7 months Blog

Reframing Innovation to Increase Organisational Productivity

Like most business owners and leaders of teams, getting the most of your team is absolutely critical to your success. The more you can get delivered/produced, in the most efficient way, makes a huge difference to the top and bottom line of most organisations. It’s also more rewarding for those involved.

As a business, ROQ tries to tackle this in two distinct ways – how can we run our business more efficiently; increasing productivity, eliminating waste and keeping a focus on the high priority / high value activities.  Secondly, how do we pass efficiencies and productivity gains onto our clients so they can reap the benefits.

The internal challenge has been fun.  There is a perception across most companies and industries that innovation needs to be “big” and that it needs to be ground-breaking to be considered innovative.  We suffered from this for a while, and we found that it caused some members of the team to keep ideas and even successes to themselves, as they didn’t think it fit under the label of “innovation”. 

We addressed this a short while ago and effectively re-framed “innovation” to really become “ideas sharing”.  We get the teams together, from different disciplines within the business, once a month to share new ideas and productivity gains that they have tried – failed or succeeded with – and how that can potentially help others.  This has been a fantastic way to pick up new technology – apps / software – new time-saving ideas, ways of working (how to structure your day) and some more impactful ideas that we can leverage in our marketing and recruitment initiatives.

There might not have been any “game changing ideas”, but 10’s of little things that people have adopted to improve their productivity and effectiveness have become the new norm. As an organisation we have moved forward and it’s such a simple idea.  Culturally, innovation (or incremental improvement) has become the expectation, not the holy grail.  I am a big believer in the laws of attraction and the more we do of this, the more likely a “big idea” will come, but if not, we’ll still all get better at our jobs!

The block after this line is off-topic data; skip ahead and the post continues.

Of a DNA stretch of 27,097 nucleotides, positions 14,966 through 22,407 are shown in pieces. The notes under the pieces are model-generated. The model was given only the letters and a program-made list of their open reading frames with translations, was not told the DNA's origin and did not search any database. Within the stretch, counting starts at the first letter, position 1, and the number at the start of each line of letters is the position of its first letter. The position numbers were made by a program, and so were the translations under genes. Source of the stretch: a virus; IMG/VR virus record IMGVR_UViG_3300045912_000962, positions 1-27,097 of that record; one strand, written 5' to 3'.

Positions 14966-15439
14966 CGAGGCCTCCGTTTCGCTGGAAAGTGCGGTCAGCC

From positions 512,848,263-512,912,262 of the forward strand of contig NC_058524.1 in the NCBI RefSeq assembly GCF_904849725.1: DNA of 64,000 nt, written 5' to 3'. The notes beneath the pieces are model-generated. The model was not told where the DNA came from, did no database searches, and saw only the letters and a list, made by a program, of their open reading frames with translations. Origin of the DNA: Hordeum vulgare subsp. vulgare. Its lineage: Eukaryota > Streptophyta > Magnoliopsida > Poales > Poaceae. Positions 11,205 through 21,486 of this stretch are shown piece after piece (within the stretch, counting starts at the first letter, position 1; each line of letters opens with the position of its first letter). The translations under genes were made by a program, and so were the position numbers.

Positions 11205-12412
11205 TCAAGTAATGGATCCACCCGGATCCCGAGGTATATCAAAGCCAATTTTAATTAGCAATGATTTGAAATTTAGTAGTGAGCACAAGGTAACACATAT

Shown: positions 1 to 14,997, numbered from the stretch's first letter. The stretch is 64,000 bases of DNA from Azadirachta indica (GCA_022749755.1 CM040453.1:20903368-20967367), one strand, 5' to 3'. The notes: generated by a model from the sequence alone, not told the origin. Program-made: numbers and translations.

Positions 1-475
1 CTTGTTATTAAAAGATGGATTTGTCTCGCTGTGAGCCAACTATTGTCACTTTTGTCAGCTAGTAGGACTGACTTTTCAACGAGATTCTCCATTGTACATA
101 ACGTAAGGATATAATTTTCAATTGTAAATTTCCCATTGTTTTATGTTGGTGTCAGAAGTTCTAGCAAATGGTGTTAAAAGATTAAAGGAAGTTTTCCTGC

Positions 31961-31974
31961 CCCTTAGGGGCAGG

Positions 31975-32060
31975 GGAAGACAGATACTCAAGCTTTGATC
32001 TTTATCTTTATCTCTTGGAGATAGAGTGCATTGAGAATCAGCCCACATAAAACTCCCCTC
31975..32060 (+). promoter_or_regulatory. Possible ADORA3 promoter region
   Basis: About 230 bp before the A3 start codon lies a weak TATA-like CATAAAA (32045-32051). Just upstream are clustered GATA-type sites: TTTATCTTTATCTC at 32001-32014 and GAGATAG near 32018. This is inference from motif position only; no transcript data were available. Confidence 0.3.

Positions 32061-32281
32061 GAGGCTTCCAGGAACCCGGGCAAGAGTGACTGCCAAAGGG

Its slightly trickier with clients, as the best learnings are usually in the context of “doing” and not having whiteboard sessions in isolation – it therefore becomes the balance of trying new things whilst doing the task at hand.  We are fortunate in that we have great client relationships and we have built innovation and continual improvement into our quarterly objectives and that enables us to bring new ideas and creative solutions to help solve any issues.

Some of our most celebrated successes with our clients involve how we have increased productivity for them, in one way or another. Sometimes, that might mean that they spend less money with us in the first instance but they will come back to us when they need help with something else because we have put their needs first. This is the mantra that has driven the business from the outset – something I mentioned in my previous blog “20 years and counting".

We have also tried to align this mindset with our own organisational development as well and where we see the future of our services and our people.  One of the biggest areas we see in this area is automation and how everyone can leverage this to do their role.

There is still a mentality amongst a lot of the testing community that automation and manual testing are done by different teams/people and we are focussing on removing that myth.  We are looking at how to increase the productivity of each of our team members – we jokingly asked them to do 11-hour days, but that got less support (including from HR!) so we need to solve the challenge of increasing productivity in new ways. 

We have real lateral thought in what we do every day - including personal productivity for their testing activity, but more importantly, totally new and creative ways to save significant time and cost on all sorts of real technical challenges our clients face. In some cases, the ideas have not just helped testing, but the whole project.

Speaking to other MD’s and CEO’s of organisations, it’s surprising how many struggle with this concept of continual improvement and innovation, but in reality it goes on every day by most of our teams. It’s just that we don’t necessarily give it the right platform or celebrate all the wins.

This might be holding us back. The onus on the leaders is create the climate and environment for it to thrive and the cultural change will take care of itself.

Stephen Johnson - Co-founder & Director at ROQ

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